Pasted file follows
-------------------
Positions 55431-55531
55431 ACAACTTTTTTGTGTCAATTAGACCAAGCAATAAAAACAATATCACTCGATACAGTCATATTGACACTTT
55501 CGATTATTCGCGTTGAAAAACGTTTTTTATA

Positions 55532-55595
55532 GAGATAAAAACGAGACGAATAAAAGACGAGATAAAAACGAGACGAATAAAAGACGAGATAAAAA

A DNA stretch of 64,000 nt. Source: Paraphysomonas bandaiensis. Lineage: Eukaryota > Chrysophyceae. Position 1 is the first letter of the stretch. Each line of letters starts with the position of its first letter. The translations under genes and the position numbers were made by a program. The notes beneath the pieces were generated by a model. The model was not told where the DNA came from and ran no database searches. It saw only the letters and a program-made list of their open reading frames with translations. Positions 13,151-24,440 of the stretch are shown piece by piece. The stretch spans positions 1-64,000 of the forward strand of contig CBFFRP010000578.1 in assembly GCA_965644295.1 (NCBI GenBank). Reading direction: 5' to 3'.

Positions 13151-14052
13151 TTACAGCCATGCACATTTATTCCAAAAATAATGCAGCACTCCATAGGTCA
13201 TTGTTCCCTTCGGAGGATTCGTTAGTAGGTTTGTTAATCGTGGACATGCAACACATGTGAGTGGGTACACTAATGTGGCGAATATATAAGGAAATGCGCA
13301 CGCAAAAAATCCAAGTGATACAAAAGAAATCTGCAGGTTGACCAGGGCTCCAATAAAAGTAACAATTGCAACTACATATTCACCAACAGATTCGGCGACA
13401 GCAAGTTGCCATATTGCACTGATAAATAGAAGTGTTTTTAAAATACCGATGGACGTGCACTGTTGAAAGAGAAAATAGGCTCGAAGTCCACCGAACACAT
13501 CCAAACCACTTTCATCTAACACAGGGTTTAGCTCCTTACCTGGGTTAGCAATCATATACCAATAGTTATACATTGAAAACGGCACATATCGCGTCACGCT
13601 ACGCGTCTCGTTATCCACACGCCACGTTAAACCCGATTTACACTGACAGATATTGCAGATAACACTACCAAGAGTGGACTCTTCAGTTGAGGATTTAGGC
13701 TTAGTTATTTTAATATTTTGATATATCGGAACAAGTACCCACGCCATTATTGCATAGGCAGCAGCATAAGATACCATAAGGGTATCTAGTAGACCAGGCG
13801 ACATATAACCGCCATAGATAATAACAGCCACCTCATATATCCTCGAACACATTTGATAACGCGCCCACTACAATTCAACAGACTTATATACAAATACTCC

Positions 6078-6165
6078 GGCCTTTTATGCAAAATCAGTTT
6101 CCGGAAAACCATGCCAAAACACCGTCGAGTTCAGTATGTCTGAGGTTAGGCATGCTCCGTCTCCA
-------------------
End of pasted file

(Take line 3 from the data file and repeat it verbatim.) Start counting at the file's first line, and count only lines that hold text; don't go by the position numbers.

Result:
55501 CGATTATTCGCGTTGAAAAACGTTTTTTATA